Students at Birmingham Medical School are receiving the best possible training for their future careers by role-playing consultations with specially trained 'actors'.
Good communication is vital to working in the medical world and the detailed role-plays form part of the curriculum for all Medicine, Dentistry, Physician Associate, PA (anaesthesia) and Pharmacy courses. Students interact with simulated patients in an ever expanding range of scenarios.
Dr Connie Wiskin (BA Medieval and Modern History, 1989; MPhil Drama and Theatre Arts, 1992; PhD Primary Care and General Practice, 2007), Senior Lecturer and Co-Director of the Interactive Studies Unit, has worked on the programme at the University since it began in 1991.
She says: 'I think of the simulations as our equivalent to a flight simulator, each providing crucial opportunities for students to practice their responses to thousands of different scenarios.
'The really important thing about all human simulation is that it must be authentic. We can’t set up situations that feel like they are from a soap opera.'
The first medical role-players were trained and brought into the curriculum in 1991, to help with clinical communication: situation management of patients, family members, and professional colleagues.
With a growing remit, the team now has more than 80 staff including teaching associates for intimate examinations and Associate Clinical Educators. Staff are trained to assess students’ communication skills and to provide immediate feedback.
'Role-playing and performance involve two very separate professional skill-sets. I know professional actors who would not necessarily work well in an educational setting, while many on our role-play team have non-performance backgrounds. What all of our "actors" bring is a credibility and authenticity to the simulations: new faces that recreate for the student that moment where the person in front of you isn’t a peer, classmate or colleague.'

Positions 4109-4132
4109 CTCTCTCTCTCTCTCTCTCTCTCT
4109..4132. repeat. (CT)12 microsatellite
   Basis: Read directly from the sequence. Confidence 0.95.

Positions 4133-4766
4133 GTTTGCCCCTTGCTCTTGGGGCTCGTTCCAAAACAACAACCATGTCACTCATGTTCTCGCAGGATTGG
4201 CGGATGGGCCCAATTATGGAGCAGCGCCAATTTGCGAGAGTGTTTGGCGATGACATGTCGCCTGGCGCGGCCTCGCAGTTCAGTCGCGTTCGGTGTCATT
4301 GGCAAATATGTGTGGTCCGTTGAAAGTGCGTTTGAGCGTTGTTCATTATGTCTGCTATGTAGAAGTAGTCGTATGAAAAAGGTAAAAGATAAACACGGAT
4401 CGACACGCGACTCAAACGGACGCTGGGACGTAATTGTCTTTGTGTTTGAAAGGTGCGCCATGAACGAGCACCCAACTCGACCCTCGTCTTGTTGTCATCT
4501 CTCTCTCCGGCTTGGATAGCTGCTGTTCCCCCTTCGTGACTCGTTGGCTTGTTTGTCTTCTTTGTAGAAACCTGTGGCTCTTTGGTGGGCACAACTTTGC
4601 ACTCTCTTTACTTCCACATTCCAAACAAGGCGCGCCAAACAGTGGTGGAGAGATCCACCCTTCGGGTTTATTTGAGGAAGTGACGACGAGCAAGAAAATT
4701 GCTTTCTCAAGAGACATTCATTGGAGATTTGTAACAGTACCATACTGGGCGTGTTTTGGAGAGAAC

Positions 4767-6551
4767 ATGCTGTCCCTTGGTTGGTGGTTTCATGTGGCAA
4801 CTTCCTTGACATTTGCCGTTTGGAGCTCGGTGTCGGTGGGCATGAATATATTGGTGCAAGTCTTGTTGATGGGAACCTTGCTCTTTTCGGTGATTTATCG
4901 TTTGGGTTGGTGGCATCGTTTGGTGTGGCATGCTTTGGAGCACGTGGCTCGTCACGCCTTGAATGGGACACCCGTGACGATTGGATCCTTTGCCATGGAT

Dr Connie Wisken
The simulated scenarios are pre-designed to fit certain parts of the curricula, becoming more complex as a student progresses through their degree and replicating the kind of work they would be expected to do in real life.
Alumnus Dr Jeremy Gilmour-White (MBChB Medicine and Surgery, 2014) believes the role-plays are a great preparation for all students at the start of their careers and says: 'I want to become a surgeon and the reality is I will face times when there have been complications in the surgery.
'I’ll have to talk it through with the patient, and if you have simulated a scenario like that before, you will be in a better position to deal with it for real.'
Jeremy feels that remembering to stay calm and not get flustered is one of the key things he learned and adds: 'The role-plays gave you the opportunity to take time and make mistakes. We would have time outs if anyone ran into trouble, and people could discuss what was happening in the situation, how it could be improved, and try out different approaches.'
It’s vital that the simulated patients play their part effectively in every role-play, to ensure the students are able to learn as much as possible from the sessions. While some of the role-play team do have professional acting experience, Connie emphasises the quality of the training they all receive as critical to their success.
She adds: 'Role-playing and performance involve two very separate professional skill-sets. I know professional actors who would not necessarily work well in an educational setting, while many on our role-play team have non-performance backgrounds.
'What all of our ‘actors’ bring is a credibility and authenticity to the simulations: new faces that recreate for the student that moment where the person in front of you isn’t a peer, classmate or colleague.'
Associate Clinical Educators take the role-plays a stage further, having received additional training to enable them to teach the students during sessions that include physical examinations, providing a far greater learning experience than would be possible with training dummies.
The range and scope of the role-plays puts Birmingham at the forefront of interactive teaching in the field, but Connie still has ambitions to expand the programme further.
'Our new Pharmacy programme, which is just coming to the end of its first cohort, represented our first opportunity to create a more joined-up programme of simulations, with patients’ stories progressing alongside the students.
'I would find it very exciting to do something that complex and integrated across some of our larger programmes.'